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Hypertens Res. 2019 Feb;42(2):174-181. doi: 10.1038/s41440-018-0131-4. Epub 2018 Nov 16.

Decreased serum potassium may disturb sleep homeostasis in essential hypertensives.

Author information

1
The Center of Hypertension of People's Hospital of Xinjiang Uygur Autonomous Region China; The Center of Diagnosis, Treatment and Research of Hypertension in Xinjiang, China. No. 91 Tianchi Road, Tianshan District, Urumqi, Xinjiang, CN, 830001, China.
2
The Center of Hypertension of People's Hospital of Xinjiang Uygur Autonomous Region China; The Center of Diagnosis, Treatment and Research of Hypertension in Xinjiang, China. No. 91 Tianchi Road, Tianshan District, Urumqi, Xinjiang, CN, 830001, China. lnanfang2010@sina.com.

Abstract

The aim is to investigate the association between alterations in the serum potassium (K+) concentration and sleep architecture parameters in essential hypertensives. Two hundred ninety-two hypertensives undergoing polysomnography and providing blood samples were recruited. The sleep architecture was composed of sleep stages 1 (N1), 2 (N2), 3 (N3), 4 (N4) and REM. The light sleep stage (LST) was composed of N1 + N2, and the deep sleep stage (DST) was composed of N3 + N4. The potentialrelationships between electrolytes and sleep parameters were determined via univariate and multivariate analyses. The subjects were divided into two groups via the serum K+ median (3.86 mmol/L). The K+ < 3.86 mmol/L group showed significantly decreased N1 (7.10 ± 4.55% vs 8.61 ± 5.23%, p = 0.002), LST (71.48 ± 11.33% vs 75.92 ± 17.08%, p = 0.013), and periodic leg movement during sleep related to microarousals (MA) /arousal (PLMS-A) [4 (1~10) vs 8 (3~15)/night, p < 0.001] and increased REM (17.38 ± 6.43% vs 15.37 ± 6.18%, p = 0.007) compared to the K+ ≥ 3.86 mmol/L group. A subdivided analysis by gender showed that these changes were more statistically significant in men than in women. Significant positive correlations were identified between K+ and N1 (r = 0.169, p = 0.004), as well as PLMS-A (r = 0.222, p < 0.001) in subjects. Compared to women, a significantly strong correlation was identified between K+ and REM sleep in men (r = 0.158, p = 0.028 vs. r = 0.078, p = 0.442). Multiple linear regression analysis indicated that K+ is significantly associated with N1 in all subjects (p = 0.03) and with REM in men (p = 0.008), even after adjusting for confounders. Decreased K+ may disturb the homeostasis of the sleep architecture, and gender may interfere with their links in the hypertensive population.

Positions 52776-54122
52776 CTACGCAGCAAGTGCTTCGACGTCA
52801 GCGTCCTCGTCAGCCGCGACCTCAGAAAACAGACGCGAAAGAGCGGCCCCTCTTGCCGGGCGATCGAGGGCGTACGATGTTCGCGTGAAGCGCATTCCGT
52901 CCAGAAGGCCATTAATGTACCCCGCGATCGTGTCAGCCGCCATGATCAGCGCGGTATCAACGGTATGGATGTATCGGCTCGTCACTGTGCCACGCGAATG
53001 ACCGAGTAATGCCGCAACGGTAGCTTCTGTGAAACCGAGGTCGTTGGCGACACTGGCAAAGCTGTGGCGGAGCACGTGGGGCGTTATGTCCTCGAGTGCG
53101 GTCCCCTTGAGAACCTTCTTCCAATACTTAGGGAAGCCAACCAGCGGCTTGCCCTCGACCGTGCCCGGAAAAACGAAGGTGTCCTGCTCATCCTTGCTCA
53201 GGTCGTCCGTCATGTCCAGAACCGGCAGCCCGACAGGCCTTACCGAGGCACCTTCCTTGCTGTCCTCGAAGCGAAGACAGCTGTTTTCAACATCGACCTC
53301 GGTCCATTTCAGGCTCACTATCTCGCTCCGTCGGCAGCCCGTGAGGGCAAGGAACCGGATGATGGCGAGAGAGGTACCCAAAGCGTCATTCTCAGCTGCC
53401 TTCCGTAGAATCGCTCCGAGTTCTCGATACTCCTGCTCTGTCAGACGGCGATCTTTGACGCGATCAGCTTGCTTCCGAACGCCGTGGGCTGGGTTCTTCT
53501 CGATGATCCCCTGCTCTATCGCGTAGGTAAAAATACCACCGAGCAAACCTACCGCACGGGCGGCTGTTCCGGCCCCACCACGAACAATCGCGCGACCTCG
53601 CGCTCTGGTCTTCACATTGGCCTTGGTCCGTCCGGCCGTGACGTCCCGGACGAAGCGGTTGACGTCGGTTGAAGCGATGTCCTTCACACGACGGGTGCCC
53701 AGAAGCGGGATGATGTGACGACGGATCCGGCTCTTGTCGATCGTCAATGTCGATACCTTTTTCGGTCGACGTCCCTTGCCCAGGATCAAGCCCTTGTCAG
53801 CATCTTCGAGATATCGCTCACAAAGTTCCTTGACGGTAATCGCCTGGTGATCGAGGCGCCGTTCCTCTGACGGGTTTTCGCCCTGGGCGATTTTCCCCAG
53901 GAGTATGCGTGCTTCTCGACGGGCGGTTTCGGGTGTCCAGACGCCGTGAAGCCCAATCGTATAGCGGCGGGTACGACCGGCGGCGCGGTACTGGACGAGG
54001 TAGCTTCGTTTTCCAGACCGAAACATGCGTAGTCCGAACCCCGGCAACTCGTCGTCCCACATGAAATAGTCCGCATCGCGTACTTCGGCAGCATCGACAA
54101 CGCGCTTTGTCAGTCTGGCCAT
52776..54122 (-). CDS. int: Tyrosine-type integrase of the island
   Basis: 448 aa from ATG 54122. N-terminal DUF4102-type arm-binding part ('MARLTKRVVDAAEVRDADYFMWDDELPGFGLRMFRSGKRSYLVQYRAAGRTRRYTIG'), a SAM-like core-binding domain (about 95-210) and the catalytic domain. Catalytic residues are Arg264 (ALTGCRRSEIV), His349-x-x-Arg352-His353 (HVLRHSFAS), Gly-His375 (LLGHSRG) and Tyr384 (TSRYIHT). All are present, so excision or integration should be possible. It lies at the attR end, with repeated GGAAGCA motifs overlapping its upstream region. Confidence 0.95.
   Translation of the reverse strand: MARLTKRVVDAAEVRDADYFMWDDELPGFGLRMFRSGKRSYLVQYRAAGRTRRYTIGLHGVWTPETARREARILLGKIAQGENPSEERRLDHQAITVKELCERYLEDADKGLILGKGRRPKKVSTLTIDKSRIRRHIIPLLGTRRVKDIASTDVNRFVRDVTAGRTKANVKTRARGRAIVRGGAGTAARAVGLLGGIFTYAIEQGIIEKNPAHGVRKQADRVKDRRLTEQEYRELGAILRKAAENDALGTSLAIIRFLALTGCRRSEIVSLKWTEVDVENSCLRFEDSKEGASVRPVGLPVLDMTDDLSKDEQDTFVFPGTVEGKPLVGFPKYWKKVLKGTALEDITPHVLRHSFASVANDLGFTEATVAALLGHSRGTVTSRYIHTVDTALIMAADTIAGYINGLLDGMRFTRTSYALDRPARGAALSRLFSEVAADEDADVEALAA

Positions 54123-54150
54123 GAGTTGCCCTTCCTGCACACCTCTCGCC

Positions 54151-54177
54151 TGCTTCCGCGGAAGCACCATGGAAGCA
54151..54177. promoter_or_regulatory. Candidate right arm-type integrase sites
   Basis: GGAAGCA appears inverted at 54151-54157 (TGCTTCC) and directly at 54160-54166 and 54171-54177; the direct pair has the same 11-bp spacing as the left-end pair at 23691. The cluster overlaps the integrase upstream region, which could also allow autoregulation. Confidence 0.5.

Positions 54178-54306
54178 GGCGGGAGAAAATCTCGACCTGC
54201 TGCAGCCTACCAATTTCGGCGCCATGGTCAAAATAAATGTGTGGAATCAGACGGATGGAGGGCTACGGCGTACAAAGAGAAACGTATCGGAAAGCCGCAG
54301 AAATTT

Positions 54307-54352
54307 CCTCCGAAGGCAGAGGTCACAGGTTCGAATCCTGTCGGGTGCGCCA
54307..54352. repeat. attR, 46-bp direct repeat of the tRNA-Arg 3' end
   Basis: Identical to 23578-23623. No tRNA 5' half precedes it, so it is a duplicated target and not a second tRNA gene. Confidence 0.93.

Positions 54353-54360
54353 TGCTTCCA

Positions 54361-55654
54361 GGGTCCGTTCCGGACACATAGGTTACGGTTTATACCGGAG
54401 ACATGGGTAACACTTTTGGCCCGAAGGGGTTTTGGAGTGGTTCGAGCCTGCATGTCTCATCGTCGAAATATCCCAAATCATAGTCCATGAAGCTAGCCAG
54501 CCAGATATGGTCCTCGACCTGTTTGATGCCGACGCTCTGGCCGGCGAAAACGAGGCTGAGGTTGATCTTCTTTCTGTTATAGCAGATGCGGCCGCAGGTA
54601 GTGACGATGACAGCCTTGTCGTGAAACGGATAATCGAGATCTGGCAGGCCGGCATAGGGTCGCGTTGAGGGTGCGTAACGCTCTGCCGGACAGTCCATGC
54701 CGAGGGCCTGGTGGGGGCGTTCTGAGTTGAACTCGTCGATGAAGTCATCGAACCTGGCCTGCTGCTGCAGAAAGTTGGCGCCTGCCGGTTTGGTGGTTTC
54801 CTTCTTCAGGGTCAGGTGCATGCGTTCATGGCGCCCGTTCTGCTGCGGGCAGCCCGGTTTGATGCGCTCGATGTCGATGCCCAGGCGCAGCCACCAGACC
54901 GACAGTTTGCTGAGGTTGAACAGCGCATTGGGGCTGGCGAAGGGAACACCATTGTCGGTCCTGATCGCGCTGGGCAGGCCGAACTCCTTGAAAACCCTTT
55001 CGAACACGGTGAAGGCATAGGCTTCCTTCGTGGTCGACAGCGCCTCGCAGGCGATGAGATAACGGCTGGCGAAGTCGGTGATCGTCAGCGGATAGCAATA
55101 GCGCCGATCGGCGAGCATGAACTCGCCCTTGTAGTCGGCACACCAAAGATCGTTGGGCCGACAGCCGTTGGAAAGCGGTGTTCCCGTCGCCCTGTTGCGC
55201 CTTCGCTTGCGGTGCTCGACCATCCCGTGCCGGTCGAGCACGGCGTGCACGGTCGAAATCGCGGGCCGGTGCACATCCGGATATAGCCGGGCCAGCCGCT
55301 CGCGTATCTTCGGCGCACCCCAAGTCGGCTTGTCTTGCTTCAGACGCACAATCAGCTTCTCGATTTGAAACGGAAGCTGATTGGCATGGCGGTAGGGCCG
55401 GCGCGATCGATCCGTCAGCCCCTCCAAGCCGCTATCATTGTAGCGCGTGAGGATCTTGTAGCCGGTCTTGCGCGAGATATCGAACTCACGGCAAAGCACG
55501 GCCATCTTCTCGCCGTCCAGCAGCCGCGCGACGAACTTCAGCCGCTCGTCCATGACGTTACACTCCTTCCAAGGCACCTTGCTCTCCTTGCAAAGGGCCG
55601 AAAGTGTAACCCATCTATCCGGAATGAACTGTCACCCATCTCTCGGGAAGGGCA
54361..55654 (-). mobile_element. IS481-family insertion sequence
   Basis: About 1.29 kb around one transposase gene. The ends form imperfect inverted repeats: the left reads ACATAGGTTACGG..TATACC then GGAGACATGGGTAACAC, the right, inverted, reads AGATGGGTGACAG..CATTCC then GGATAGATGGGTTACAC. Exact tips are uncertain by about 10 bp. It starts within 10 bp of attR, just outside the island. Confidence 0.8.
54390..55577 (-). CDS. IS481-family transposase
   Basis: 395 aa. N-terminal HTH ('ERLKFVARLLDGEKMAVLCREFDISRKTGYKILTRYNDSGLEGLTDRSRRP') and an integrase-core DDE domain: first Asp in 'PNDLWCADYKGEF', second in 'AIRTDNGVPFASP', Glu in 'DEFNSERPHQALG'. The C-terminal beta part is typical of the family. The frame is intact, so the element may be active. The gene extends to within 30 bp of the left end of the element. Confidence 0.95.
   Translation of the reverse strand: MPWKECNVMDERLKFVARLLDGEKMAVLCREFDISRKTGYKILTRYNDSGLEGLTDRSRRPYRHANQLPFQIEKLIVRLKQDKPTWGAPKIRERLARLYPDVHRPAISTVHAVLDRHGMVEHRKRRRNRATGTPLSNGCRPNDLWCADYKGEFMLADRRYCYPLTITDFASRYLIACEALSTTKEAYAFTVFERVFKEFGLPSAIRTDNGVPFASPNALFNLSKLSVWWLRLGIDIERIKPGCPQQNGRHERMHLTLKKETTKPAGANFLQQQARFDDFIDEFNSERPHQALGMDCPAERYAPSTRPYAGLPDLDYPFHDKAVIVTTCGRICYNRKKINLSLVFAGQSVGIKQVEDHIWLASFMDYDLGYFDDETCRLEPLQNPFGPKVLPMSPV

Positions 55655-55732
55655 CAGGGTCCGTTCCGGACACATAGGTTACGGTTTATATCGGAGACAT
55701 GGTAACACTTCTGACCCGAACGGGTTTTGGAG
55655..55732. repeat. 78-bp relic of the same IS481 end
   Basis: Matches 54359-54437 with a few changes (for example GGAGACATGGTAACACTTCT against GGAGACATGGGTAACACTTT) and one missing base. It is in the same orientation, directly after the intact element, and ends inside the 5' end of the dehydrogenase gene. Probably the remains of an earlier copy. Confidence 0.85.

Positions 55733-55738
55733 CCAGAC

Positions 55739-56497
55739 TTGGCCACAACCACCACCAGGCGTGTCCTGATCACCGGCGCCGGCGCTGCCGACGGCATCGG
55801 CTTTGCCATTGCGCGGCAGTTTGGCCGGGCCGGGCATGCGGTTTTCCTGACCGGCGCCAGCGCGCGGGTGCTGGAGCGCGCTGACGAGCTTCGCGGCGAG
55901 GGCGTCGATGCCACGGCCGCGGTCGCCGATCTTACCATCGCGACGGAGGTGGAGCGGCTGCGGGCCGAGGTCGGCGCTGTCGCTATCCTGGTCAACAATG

KEYWORDS:

essential hypertension; serum potassium; sleep architecture

PMID:
30446708
DOI:
10.1038/s41440-018-0131-4

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